Staying Safe Outdoors in Winter

Winter landscapes provide clearer views but also new challenges to those venturing outdoors. This blog post will share some general considerations to help you stay safe in colder weather.

For many people, the colder months seem like an end to outdoor adventure, but that doesn’t have to be the case. If you want to get outdoors in the cold, you can embrace winter’s challenges as an opportunity to learn new skills.

Why You Should Get Outdoors in Winter

Still not convinced that outdoor adventure fits with the cold weather? Consider these reasons for venturing out of your comfort zone and braving the cold.

Solitude: Winter is a great time to relax indoors and rejuvenate, but if you are willing to venture outside, you’ll find fewer crowds in many of your favorite places. Instead of packed hiking trails and campsites, winter can offer solitude that truly quiets the mind.

Better Views: The warmer months bring the excitement of fully leafed-out trees, and fall, of course, offers gorgeous colors as leaves change. In winter, deciduous trees lose their leaves, which means that you can see much further into the wooded landscape.

Higher Water Levels: If you’re a paddler, then you should monitor your favorite rivers during the colder months. Get some cold weather gear to stay safe on the water, and you’ll be rewarded with higher water levels and exciting rapids.

Know Your Landscape and Its Hazards

Before leaving for your trip, get familiar with the place you’ll be traveling and the likely hazards you will encounter. Start by checking the weather, focusing on temperatures, rainfall, and wind speeds.

But be aware that apps do not know everything, and weather can be unpredictable. For this reason, you’ll want to consider the likely extremes of what you might encounter. Ask questions like:

How cold could it get?

If it starts to rain, is there shelter?

Could rain cause flash flooding?

Will I be at risk of high winds?

Can I finish my trip before dark?

There’s no need to psych yourself out with imagined hazards, but you should take a realistic look at the area and activity and be prepared for possible weather issues.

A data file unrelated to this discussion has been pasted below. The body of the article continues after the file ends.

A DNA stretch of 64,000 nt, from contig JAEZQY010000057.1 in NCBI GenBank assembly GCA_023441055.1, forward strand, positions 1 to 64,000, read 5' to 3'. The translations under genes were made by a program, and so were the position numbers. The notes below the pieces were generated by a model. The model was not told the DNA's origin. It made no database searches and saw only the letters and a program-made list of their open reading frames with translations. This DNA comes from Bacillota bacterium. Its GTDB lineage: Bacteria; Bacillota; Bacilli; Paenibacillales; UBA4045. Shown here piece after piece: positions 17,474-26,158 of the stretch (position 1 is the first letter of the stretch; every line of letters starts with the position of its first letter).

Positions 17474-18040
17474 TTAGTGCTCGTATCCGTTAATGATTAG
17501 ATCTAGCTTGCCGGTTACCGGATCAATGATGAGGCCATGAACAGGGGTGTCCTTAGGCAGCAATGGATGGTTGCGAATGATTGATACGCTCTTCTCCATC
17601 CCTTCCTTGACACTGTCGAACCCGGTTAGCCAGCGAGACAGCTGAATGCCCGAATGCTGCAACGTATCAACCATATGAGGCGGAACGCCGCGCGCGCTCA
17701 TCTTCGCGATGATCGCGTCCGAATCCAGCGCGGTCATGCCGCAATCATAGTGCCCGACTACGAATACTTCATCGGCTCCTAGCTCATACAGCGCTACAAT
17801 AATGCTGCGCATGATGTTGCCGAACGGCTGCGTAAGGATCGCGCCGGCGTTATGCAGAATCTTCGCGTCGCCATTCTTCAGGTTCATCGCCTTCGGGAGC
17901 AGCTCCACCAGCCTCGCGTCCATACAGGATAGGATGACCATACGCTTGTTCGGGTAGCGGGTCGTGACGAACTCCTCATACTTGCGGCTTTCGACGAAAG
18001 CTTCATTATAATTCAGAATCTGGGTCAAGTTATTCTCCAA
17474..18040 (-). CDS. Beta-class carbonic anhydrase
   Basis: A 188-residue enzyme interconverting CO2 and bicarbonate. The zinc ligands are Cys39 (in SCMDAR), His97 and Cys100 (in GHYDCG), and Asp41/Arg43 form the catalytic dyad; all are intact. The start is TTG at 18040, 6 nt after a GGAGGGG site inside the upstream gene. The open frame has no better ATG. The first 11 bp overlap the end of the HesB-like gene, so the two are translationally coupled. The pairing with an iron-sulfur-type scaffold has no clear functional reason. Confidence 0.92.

Choosing Proper Clothing

Winter Clothing should be tailored to your activity—hiking, paddling, skiing—and to the likely hazards you could encounter.

For most activities, clothing should be worn in multiple layers, which allows you to remove clothing as you get warmer. Usually, a base layer will be clothing that wicks water away from the skin; a mid layer that warms your body; and your shell layer to keep out wind and water.

When choosing clothing, avoid cotton as it soaks up water and takes a long time to dry. Better choices include synthetic or wool layers. These fabrics dry more quickly and keep moisture away from the skin.

Once you’ve chosen layers to protect your core, remember to cover exposed skin and extremities. Think a hat, gloves, and neck gaiter, depending on the severity of the weather you expect.

Remember to Keep Eating and Drinking

When it’s cold, people sometimes become so focused on the activity and staying warm that they forget basic necessities like eating and drinking. To help remind you to eat and drink, keep food and water within close reach while adventuring. If you’re part of a group, make a pact to remind each other to eat and drink regularly to keep energy levels up.

Remember that water can freeze. Some options to protect your water bottle from freezing include using an insulated sleeve or putting the bottle in your backpack instead of an exterior pocket.

Know the Signs and Treatment for Hypothermia

While we love cold weather adventure, we must acknowledge that it comes with risks, one of which is hypothermia. Hypothermia occurs when you are exposed to cold temperatures for prolonged periods and your body loses heat faster than it can produce it, a condition that can quickly become life threatening.

The Center for Disease Control offers this simplified list of symptoms:

  • Shivering
  • Exhaustion
  • Confusion
  • Fumbling hands
  • Memory loss
  • Slurred speech
  • Drowsiness

If you spot any of these symptoms in a member of your group, stop the trip immediately, call 911, and offer treatment:

  • Get the person into a warm room or shelter.
  • Remove their wet clothing.
  • Warm the person’s core. Since you’re outdoors, use dry blankets, clothing, or even skin-to-skin contact.
  • You can give them warm (not hot) drinks, but do not give them alcohol.
  • After their body temperature has increased, keep the person dry and wrap them in a warm blanket.
  • Get the person proper medical attention as soon as possible.

For a more in-depth discussion of hypothermia, check out this video. Made in cooperation with the U.S. Coast Guard, “Cold, Wet, and Alive” appears dated but the information is current and useful.

Leave a Travel Plan with a Trusted Person

This suggestion is true for any season of adventure, but especially when risks are higher, you should leave a detailed plan with someone you trust. Your plan should tell them where you are going, when you plan to return, and what they should do if they don’t hear from you.

Your plan should be detailed. Give the name and location of your trailhead (if hiking), and if it’s a multi-day trip, include where you’ll be camping for each day.

Make it easy for rescuers to find you should something go wrong.

Want a Safe Introduction to Winter Paddling?

Wherever you are, we hope you’ll take some time to get outdoors and enjoy the winter world.

If you’re in central North Carolina, consider booking a winter paddling trip on Saxapahaw Lake with us. 

You’ll paddle a canoe on calm water and receive instruction on staying safe on the water in colder weather. It’s a great family experience, and if you want to build on these skills, try one of our introductory paddling courses, which can be tailored to your needs.